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Fossil fuel debt crisis undermines climate goals

Fossil fuel debt crisis undermines climate goals

Recent research by the global affairs think tank Overseas Development Institute (ODI) has revealed that the global energy transition faces a significant challenge due to the debt spirals associated with the extraction of fossil fuels in low- and middle-income countries.

Fossil fuel debt hampers transition

These debt-ridden countries are forced to promote oil and gas production to generate revenue for debt service. Unfortunately, this approach not only undermines efforts to combat climate change, but also fails to align with the growing demand for renewable energy.

The ODI study focused on the debt levels of 21 low- and middle-income countries over an 11-year period. The findings show that when oil and gas prices are high, these countries tend to increase their indebtedness as their creditworthiness improves. Conversely, they also borrow more when prices are low to ease the burden of declining income for their citizens.

During the study period, the debt levels of most oil and gas producing countries skyrocketed. Angola, Gabon, Mozambique, Venezuela, and the Democratic Republic of the Congo, for example, saw their debt as a percentage of GDP increase by more than 50 percentage points. Concessional lending declined while private lenders increased their lending, as seen in the case of Chad and Bolivia, experiencing a 75-fold increase.

The implications of climate change make the risks associated with oil and gas production even more pronounced. Higher average temperatures and the possible disappearance of export markets pose significant challenges. As global demand for fossil fuels declines and the cost of renewable energy continues to decline, the value of fossil fuel-related assets will decline as well. It is crucial that countries recognize these dynamics and adapt their strategies accordingly to ensure a sustainable and resilient energy transition.

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Practical solutions to break fossil fuel debt cycle

According to the study, practical solutions are proposed to break the cycle of debt related to fossil fuels. These measures include actions by wealthier nations, such as debt relief or forgiveness, the establishment of international financial mechanisms that promote the transition away from oil and gas, and the offering of targeted concessional financing.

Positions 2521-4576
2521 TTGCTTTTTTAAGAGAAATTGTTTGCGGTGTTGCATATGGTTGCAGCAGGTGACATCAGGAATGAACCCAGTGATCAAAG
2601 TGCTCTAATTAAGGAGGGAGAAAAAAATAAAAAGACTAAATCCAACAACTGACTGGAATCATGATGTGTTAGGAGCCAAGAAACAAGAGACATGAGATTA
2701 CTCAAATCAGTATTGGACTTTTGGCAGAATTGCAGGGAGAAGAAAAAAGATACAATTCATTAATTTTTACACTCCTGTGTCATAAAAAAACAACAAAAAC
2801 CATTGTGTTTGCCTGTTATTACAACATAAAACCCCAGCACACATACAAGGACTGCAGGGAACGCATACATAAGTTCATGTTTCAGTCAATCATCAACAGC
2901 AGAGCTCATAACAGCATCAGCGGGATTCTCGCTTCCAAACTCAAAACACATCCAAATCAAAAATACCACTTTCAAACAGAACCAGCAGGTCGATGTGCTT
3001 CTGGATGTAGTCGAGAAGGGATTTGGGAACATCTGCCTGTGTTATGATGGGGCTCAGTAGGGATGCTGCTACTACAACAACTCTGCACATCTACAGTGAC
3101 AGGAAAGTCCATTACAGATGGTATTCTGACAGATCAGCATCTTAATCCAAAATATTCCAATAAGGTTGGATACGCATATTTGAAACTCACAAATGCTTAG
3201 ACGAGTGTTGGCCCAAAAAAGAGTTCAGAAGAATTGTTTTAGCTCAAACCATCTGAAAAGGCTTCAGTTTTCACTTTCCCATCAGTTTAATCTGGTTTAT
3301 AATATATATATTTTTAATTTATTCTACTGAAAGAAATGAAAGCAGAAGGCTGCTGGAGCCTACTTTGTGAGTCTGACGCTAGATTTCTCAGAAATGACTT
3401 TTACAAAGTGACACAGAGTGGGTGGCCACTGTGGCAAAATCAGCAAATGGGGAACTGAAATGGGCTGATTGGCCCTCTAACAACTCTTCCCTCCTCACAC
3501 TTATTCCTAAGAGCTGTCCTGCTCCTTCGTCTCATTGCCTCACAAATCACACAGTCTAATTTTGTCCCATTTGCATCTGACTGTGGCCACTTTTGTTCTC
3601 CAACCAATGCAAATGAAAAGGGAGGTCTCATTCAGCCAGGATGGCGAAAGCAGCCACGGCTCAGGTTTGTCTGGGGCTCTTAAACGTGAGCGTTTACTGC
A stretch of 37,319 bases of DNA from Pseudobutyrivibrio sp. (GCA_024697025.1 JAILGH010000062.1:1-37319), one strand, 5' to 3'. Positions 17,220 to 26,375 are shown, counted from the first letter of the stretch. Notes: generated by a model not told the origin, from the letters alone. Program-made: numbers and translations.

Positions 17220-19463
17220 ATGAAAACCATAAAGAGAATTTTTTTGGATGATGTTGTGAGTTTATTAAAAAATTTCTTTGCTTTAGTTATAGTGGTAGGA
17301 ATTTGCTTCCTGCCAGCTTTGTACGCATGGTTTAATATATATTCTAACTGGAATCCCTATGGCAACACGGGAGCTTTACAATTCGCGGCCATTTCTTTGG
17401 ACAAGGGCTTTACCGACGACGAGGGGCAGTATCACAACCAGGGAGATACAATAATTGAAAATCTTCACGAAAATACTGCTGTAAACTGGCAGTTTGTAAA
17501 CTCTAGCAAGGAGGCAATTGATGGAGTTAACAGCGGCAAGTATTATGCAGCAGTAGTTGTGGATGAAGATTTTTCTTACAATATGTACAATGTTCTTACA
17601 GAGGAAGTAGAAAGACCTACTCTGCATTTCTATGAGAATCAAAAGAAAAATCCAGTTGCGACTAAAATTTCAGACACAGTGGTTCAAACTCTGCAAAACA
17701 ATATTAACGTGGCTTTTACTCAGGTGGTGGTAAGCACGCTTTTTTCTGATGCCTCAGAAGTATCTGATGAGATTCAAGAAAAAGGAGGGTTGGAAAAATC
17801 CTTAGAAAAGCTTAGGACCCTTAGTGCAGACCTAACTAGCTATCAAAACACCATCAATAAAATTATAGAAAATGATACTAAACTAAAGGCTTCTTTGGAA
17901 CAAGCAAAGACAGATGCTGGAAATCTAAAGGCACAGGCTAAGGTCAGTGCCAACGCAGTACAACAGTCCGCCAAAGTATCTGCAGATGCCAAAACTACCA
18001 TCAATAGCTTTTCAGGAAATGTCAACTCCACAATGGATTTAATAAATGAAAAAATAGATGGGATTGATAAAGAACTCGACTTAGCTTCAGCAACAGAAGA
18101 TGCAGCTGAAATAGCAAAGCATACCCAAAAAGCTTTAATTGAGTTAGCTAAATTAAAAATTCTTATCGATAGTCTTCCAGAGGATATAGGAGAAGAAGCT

Reliance on fossil fuels as a means to borrow and manage debt poses a significant barrier to achieving the global phase-out of oil and gas. Tackling the problem of fossil fuel debt should be a top priority during the next Paris Committee, led by Emmanuel Macron and Mia Motley. This summit will discuss climate change and sustainability goals, highlighting the historical responsibility of higher-income countries and their governments and financial institutions in managing the public debt of many low- and middle-income nations.

“This study clearly underscores the need for rich countries to implement such development measures,” said Carlos López, visiting senior fellow at ODI and professor at the University of Cape Town’s Nelson Mandela School of Governance and chair of the Board of the African Climate Foundation.

Carlos added, “It is imperative to take these measures forward to help other countries to break free from the oil and gas trap. The equity aspect of the energy transition should not be seen as a mere feature, but rather as a foundation. Fair energy and equitable transition require provisions for debt relief or forgiveness for oil and gas-dependent countries, as well as financial arrangements that facilitate a phase-out rather than an increase in production. Stimulus in this direction is crucial.”

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Breaking the vicious cycle

“Relying on earnings from oil and gas exports to bridge external debt risks driving countries into a vicious cycle of indebtedness and fossil fuel dependence,” said Ipek Gengsu, Acting Director of Climate and Sustainability at ODI. It also presents a challenge in ensuring an equitable energy transition.”We must employ new and innovative solutions to accelerate a fair and clean energy transition, and policymakers must quickly use these options, as this study demonstrates.”

Chantelly Stedman, Senior Research Officer at ODI, said: “As the urgency for action to stop climate change continues to grow, our study shows that the impact of oil and gas revenues on the countries covered in this research Gradual phasing out of over-dependent fossil fuel production is financially difficult. If the international community is serious about tackling climate change and development challenges together, it is essential that this month’s summit in Paris include this as a major issue.”

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